Brill’s New Pauly

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Subject: Classical Studies

Edited by: Hubert Cancik and Helmuth Schneider (Antiquity) and Manfred Landfester (Classical Tradition).
English translation edited by Christine F. Salazar (Antiquity) and Francis G. Gentry (Classical Tradition)

Brill´s New Pauly is the English edition of the authoritative Der Neue Pauly, published by Verlag J.B. Metzler since 1996. The encyclopaedic coverage and high academic standard of the work, the interdisciplinary and contemporary approach and clear and accessible presentation have made the New Pauly the unrivalled modern reference work for the ancient world. The section on Antiquity of Brill´s New Pauly are devoted to Greco-Roman antiquity and cover more than two thousand years of history, ranging from the second millennium BC to early medieval Europe. Special emphasis is given to the interaction between Greco-Roman culture on the one hand, and Semitic, Celtic, Germanic, and Slavonic culture, and ancient Judaism, Christianity, and Islam on the other hand. The section on the Classical Tradition is uniquely concerned with the long and influential aftermath of antiquity and the process of continuous reinterpretation and revaluation of the ancient heritage, including the history of classical scholarship. Brill´s New Pauly presents the current state of traditional and new areas of research and brings together specialist knowledge from leading scholars from all over the world. Many entries are elucidated with maps and illustrations and the English edition will include updated bibliographic references.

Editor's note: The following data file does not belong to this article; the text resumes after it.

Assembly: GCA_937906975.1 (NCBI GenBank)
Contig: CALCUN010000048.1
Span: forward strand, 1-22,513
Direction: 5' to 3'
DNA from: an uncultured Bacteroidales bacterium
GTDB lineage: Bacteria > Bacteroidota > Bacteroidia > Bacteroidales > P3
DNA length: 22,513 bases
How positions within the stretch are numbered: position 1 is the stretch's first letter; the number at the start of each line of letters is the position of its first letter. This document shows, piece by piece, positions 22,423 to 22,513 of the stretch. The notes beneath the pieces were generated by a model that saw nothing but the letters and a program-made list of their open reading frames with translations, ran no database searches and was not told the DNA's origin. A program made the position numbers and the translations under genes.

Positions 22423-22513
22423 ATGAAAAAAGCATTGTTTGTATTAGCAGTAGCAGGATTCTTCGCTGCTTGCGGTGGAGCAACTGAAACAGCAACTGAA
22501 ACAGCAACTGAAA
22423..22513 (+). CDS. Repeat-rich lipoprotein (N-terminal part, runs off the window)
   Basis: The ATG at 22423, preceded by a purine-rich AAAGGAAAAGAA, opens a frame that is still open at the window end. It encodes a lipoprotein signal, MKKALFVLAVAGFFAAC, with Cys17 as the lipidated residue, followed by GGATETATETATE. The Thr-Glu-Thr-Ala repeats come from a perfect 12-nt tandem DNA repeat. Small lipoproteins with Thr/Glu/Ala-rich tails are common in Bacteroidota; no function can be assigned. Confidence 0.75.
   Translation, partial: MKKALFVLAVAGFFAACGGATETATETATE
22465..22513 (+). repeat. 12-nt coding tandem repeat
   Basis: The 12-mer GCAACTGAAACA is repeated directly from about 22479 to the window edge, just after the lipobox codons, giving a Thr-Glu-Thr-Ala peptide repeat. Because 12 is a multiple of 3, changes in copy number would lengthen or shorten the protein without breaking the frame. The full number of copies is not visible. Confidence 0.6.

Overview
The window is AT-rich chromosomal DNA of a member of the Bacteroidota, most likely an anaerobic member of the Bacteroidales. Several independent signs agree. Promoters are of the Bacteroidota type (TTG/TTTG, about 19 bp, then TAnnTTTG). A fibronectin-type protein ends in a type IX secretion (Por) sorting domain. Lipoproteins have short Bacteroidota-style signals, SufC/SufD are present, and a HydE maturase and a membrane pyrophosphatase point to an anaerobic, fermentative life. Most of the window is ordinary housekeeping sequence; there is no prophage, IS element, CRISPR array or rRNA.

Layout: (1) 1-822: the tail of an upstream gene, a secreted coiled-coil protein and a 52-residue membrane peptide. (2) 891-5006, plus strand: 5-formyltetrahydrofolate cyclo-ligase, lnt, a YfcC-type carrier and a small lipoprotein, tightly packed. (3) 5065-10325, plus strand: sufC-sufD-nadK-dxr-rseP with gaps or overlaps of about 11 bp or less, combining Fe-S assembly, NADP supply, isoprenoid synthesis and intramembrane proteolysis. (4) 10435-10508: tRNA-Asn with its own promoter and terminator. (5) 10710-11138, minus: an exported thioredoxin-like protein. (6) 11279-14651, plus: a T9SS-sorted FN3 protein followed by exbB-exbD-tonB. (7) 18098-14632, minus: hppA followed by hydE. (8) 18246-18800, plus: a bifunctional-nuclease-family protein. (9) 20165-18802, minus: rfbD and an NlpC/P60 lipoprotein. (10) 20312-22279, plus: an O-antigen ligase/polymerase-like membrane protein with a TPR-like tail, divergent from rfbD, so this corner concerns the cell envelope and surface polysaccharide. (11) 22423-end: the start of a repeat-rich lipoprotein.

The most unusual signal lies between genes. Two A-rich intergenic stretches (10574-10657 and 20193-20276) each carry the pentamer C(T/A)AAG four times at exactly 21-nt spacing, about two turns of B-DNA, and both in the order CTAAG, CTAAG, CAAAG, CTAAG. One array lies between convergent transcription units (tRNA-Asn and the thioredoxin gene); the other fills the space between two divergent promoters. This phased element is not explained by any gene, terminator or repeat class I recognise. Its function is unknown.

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S.

(125 words)

Author(s): Eder, Walter (Berlin)
[German version] Abbreviation of the Roman forenames Sextus and Spurius (also Sp.). S stands also for senatus in the formula SPQR, as S.S. for the Senate's resolution ( S[enatus] S[ententia]) and as S.C. on coins that were minted on behalf of the Senate ( [ex] S[enatus] C[onsulto]; s enatus consultum ). Very often to be found on inscriptions instead of the possessive pronouns of the 3rd person suus, sua, suum (in all the oblique cases), such as S(ua)P(ecunia)P(osuit) ('built with one's own money'). On coins, frequently used within imperial propaganda for s alus ('health'), s ecuritas

Saalburg

(461 words)

Author(s): Wiegels, Rainer (Osnabrück)
[German version] Roman limes fort (Limes [III], with map) north of modern Bad Homburg, on a pass over the Taunus. The small redoubts A and B, generally associated with fortification measures undertaken under the emperor Domitian (AD 81-96) after the war with the Chatti (Chatti), have been hitherto successively regarded as the oldest installations [1; 2; 3; 4]. Redoubt A, with its entrance to the south, may possibly date from the reign of Vespasian (AD 69-79) as a marching or construction camp for sh…

Saalburg

(7 words)

see Limes; Hadrian's Wall

Sabacon

(191 words)

Author(s): Jansen-Winkeln, Karl (Berlin)